Call For Papers
SIMULATION: Transactions of the Society for Modeling and Simulation International
Special Issue: Medical Simulation
Virtual-reality based medical simulation is the application of computers to synthesizing an anatomical response to a simulated therapy. In particular, surgery simulation synthesizes tissue response to virtual surgical tools, typically, although not exclusively, a mechanical response to cutting or manipulation. This behavior can be thought of as a trade-off between material fidelity and computation time, which can be characterized as a spectrum. At one end of the spectrum predictive simulation consists of highly faithful off-line computations used by expert clinicians, while at the other end, interactive simulation offers a means of training residents, in order to improve their skill without risk to a real patient, typically by way of a haptic device. The two types of simulation embody conflicting requirements of efficiency and tissue fidelity, which recent research increasingly attempts to reconcile through new efficiencies.
The clinical need that justifies pursuing medical simulation with a strong predictive aspect lies in two marked tendencies in modern clinical practice: the compression of training schedules of medical residents and the constant influx of new therapeutic technologies. Recent compressions in training can adversely impact the development of clinical skill, especially surgical skill, particularly in the traditional framework whereby residents observe senior clinicians and gradually assume responsibility. Interactive simulation can provide a means for accelerating resident training, allowing young clinicians to take a more active role than in the traditional framework, and can result in measurable improvements to both skill and patient outcom.
The influx of new technology in clinical practice is characterized by the increasing use of physics- and computer-based technology, including image-guided and minimally invasive techniques. In surgery, this influx also includes recent therapies, such as the ultrasonic aspiration, lasers, and radiotherapy, as well as emerging technologies, such as molecular as well as robotic therapies. The result of this influx is a broad and technically complex armamentarium. As a result, medical simulation can play a pivotal role for expert clinicians who are either assimilating new therapies or refining experimental treatments.
This special issue will highlight new research in medical modeling and simulation while spanning a broad domain of application. Submissions for the special issue should focus new theory, methods, technologies, and tools with clinical appeal. Authors of high quality, unpublished contributions to this field of Modeling and Simulation are invited to submit papers to this Special Issue.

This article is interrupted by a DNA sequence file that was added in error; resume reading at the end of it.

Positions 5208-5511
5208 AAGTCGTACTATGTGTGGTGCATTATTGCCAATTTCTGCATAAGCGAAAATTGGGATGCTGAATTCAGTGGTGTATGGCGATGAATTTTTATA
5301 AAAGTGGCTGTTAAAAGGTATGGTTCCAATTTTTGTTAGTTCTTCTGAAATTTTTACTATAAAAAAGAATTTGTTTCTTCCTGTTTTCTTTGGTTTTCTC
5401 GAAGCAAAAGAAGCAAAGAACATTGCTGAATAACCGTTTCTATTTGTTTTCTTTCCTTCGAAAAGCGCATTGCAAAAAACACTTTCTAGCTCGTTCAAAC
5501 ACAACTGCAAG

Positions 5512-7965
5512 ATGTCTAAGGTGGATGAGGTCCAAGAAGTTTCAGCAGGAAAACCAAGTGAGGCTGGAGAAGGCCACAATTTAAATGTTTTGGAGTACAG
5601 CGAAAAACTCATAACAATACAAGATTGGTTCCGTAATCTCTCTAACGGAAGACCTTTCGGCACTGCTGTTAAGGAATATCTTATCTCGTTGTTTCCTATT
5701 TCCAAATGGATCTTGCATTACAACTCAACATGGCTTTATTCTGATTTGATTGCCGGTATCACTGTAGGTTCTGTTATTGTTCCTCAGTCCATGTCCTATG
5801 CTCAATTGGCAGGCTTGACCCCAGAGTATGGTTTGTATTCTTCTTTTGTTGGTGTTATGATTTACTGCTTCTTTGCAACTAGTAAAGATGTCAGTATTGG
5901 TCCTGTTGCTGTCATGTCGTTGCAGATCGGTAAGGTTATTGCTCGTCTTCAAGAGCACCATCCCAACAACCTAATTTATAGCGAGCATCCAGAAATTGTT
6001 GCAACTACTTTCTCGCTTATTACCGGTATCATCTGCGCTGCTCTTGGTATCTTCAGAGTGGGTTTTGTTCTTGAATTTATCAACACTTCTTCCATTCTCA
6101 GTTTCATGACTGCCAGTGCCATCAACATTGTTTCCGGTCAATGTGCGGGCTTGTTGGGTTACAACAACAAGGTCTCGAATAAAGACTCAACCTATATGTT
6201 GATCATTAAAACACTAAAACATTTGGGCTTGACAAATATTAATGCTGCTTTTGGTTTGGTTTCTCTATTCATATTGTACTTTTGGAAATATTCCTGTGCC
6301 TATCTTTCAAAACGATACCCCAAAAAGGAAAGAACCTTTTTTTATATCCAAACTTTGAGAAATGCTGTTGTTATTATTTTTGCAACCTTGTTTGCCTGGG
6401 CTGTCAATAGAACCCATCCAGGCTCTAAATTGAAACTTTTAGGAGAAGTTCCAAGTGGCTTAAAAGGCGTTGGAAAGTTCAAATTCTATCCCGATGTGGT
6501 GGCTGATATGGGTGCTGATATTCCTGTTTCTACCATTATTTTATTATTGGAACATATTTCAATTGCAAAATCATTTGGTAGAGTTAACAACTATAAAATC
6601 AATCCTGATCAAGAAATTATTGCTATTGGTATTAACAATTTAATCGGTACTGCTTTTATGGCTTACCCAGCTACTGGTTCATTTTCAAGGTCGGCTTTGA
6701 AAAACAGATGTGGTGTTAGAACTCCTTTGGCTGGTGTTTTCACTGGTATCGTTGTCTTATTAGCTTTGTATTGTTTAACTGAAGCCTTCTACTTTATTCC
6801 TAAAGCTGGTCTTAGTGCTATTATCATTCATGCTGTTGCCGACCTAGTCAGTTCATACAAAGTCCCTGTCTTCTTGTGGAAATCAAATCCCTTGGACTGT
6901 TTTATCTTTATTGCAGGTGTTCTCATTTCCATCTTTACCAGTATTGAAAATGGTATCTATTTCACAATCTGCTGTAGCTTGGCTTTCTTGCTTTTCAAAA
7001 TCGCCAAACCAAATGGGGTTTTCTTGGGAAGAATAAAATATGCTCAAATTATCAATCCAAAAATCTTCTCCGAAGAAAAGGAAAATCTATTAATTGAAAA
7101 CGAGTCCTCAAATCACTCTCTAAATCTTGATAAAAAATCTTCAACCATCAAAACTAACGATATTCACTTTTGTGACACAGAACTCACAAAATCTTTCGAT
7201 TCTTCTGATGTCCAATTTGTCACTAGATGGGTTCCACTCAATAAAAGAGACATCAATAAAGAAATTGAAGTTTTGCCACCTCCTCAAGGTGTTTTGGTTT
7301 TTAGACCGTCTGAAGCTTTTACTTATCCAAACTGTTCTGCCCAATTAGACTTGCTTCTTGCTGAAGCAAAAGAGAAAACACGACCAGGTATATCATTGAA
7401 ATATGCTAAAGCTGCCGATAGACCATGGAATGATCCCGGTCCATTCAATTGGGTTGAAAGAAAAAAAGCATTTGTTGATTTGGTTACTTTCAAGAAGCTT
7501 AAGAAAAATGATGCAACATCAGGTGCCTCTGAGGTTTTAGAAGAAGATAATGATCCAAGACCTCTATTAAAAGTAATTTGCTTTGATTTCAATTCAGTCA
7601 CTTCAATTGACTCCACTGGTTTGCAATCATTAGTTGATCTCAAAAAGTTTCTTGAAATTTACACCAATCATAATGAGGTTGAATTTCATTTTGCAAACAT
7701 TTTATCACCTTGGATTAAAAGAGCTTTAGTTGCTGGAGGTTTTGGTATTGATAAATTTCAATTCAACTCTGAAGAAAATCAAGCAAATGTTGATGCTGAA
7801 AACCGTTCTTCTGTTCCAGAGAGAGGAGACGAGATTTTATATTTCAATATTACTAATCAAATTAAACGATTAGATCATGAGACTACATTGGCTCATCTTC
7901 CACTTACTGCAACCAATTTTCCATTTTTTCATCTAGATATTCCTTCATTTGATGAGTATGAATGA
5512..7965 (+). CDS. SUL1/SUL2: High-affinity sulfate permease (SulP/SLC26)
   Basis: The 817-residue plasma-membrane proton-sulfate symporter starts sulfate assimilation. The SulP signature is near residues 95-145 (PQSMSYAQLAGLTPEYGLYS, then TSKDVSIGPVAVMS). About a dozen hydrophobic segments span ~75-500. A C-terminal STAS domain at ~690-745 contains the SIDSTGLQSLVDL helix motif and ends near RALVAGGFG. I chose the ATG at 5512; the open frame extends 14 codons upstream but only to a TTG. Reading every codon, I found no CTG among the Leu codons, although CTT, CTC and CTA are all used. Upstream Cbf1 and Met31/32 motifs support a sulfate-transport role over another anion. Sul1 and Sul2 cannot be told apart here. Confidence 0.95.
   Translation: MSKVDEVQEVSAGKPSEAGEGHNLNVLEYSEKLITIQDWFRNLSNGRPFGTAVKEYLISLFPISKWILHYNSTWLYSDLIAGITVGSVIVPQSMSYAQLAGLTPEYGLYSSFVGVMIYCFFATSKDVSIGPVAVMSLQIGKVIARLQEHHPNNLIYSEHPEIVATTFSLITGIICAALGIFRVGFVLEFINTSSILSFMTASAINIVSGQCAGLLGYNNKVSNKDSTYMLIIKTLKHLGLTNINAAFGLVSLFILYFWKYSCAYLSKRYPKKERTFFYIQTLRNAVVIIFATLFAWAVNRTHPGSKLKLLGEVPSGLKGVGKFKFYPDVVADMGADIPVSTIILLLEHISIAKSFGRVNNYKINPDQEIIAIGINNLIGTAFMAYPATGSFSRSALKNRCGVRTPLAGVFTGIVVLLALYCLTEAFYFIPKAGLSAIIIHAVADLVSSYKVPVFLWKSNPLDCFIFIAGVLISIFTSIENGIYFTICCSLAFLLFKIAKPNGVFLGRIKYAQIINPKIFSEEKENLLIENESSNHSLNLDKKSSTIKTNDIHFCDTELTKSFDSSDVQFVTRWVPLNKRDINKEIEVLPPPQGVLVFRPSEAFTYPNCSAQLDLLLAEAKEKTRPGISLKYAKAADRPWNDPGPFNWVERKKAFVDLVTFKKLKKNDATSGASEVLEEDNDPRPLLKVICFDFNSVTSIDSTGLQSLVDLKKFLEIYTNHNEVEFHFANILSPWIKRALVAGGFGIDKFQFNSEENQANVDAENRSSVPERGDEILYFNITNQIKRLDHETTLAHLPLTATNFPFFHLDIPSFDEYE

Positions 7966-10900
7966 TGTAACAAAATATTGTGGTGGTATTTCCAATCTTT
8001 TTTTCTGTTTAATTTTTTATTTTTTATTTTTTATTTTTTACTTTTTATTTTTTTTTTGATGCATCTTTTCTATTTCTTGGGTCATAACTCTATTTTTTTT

This special issue solicits papers on the following topics of interest, but not limited to:
- Biomechanical, thermal or other physically-based modeling of therapy.
- Patient-specific anatomical modeling, e.g. segmentation and/or meshing, for application to medical simulation.
- Validation of medical simulation, including phantoms.
- New frameworks for requirements specification for medical simulators.
- Development and application of new hardware technologies, such as haptic devices and massively parallel hardware acceleration.
Instructions for Manuscript Preparation
For manuscript formatting and other guidelines, please visit the Author Guidelines for SIMULATION.
Submissions for Full Paper Review
All manuscripts must be submitted electronically through the paper submission system to the SIMULATION Manuscript Submission System. Please note in your online cover letter that the submission is intended for the "Medical Simulation" special issue.
Note: Manuscripts must not have been previously published or be submitted for publication elsewhere. Each submitted manuscript must include title, names, authors' affiliations, postal and e-mail addresses, an extended paper, and a list of keywords. For multiple author submission, please identify the corresponding author.
|Full Papers Due
||December 15, 2012
|Notification of Acceptance
||April 15, 2013
|Minor Revisions Due
||May 15, 2013
|Major Revisions Due
||June 15, 2013
SIMULATION has a large number of submitted articles. Although 30% or less are accepted, there are numerous papers waiting for publication. The journal has increased the number of pages in 2012 to 128 pages per issue to speed up publication. Online versions of the articles are available as soon as the articles are accepted.
Final paper submissions
Each final submission must be prepared based on the Simulation journal requirements (see Author Guidelines for SIMULATION page).
- Michel Audette
Old Dominion University, Norfolk, VA, USA
- Hanif Ladak
The University of Western Ontario, London, Ontario, Canada.